To make matters worse, when we attend to improvement we so often fail to secure it. As Vivienne Robinson notes, what we often deliver is change without improvement. The well-intentioned initiatives of leaders are what Ben White describes as ‘perpetual waves of disruption’: ‘solutions’ which never deliver on their promise.
When we, as leaders, attend to improvement over maintenance, we must be sure to direct our attention wisely, else the cliffs which have stood for millennia crash into the sea and the sand is swept away by the destructive waves of change.
In their excellent blog (Careering Towards a Curriculum Crash), Becky Allen and Ben White discuss the inherent complexity of education and the tendency for ‘perfect solutions’ to be offered, which inevitably fail to address what are essentially unsolvable problems. They describe the ‘allure of the perfect solution to a wicked problem’ as plausible solutions present themselves according to the way the problem is defined.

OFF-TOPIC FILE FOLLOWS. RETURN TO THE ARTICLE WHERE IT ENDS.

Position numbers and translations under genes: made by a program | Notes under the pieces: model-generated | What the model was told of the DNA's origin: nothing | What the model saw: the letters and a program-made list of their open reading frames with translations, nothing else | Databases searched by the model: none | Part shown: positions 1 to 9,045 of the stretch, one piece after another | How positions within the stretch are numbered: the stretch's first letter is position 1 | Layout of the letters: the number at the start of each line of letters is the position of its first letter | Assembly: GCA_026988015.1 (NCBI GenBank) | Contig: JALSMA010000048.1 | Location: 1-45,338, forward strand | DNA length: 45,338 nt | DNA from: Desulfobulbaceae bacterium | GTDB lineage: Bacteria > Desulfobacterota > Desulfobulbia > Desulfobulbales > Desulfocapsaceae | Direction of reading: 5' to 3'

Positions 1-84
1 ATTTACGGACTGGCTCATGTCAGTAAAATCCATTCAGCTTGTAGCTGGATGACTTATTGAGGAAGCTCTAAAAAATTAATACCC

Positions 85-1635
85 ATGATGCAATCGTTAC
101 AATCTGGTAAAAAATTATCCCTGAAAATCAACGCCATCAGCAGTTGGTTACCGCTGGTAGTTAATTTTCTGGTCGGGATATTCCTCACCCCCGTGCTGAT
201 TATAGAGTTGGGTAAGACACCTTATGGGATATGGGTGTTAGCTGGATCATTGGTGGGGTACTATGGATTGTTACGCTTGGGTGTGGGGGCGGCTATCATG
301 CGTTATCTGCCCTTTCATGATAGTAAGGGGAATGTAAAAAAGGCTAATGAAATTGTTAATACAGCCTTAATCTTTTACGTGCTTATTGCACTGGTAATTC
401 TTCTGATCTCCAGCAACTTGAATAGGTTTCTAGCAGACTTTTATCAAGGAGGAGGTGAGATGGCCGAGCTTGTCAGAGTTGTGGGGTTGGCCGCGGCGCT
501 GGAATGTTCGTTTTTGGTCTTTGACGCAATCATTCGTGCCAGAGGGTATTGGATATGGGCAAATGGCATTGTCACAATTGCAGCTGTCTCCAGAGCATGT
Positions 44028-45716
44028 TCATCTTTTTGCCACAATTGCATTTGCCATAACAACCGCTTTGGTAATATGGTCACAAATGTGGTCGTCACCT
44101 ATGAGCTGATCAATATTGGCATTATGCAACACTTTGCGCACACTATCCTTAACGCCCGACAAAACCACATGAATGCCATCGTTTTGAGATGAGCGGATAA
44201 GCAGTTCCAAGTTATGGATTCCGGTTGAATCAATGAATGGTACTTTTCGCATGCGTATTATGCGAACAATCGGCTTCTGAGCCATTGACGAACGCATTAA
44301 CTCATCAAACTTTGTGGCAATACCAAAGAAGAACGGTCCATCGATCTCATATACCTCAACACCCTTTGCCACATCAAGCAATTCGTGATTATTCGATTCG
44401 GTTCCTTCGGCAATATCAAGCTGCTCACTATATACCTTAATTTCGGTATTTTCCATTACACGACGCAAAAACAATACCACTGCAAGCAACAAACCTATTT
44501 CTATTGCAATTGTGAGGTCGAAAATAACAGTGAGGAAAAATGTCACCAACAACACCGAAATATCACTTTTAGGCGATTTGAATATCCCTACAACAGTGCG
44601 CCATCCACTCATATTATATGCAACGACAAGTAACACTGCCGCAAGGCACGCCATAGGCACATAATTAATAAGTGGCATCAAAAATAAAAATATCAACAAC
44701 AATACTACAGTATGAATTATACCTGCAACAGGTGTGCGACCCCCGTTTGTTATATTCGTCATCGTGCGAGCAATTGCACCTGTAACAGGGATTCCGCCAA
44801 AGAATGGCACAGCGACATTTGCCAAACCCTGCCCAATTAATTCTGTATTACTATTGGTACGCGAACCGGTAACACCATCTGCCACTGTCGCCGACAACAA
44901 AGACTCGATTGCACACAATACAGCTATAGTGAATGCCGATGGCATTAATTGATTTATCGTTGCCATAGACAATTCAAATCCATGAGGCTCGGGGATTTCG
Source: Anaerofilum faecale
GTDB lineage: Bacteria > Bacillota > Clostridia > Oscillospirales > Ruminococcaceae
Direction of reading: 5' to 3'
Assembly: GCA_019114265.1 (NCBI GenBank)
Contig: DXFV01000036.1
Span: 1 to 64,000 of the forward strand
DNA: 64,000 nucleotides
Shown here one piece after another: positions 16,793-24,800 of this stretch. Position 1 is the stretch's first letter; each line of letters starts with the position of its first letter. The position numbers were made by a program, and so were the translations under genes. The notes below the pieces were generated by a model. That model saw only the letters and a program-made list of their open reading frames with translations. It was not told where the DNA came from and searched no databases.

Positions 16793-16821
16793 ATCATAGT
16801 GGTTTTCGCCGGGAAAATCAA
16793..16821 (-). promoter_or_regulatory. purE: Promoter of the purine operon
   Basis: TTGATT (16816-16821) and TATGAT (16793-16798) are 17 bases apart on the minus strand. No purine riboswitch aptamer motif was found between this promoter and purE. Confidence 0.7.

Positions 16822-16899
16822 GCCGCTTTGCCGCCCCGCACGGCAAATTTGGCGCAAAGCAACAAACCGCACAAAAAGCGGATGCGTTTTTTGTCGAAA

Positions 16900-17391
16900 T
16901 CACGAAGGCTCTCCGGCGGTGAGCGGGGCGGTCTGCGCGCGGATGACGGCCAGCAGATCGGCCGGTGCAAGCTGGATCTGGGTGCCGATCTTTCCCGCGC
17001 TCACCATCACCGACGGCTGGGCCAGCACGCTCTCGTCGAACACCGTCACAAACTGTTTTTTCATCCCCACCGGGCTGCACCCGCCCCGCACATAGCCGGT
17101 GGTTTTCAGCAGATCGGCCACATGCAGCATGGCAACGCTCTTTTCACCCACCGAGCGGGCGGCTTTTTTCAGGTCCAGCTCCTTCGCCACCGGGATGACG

Each definition therefore smuggles within it a solution. The way in which it is framed tends to highlight a root cause. This implicitly points towards a course of action most likely to tackle said cause.
Allen and White illustrate their argument with the example of the various solutions offered for closing attainment gaps for disadvantaged pupils; an ultimately intractable problem. If the problem is defined as students lacking the work ethic to succeed, the answer becomes to change their mindset or incentivise desirable behaviours. Alternatively, if the perceived cause is the failure of teaching to address the needs of these students, the solution lies in more differentiation or responsive teaching.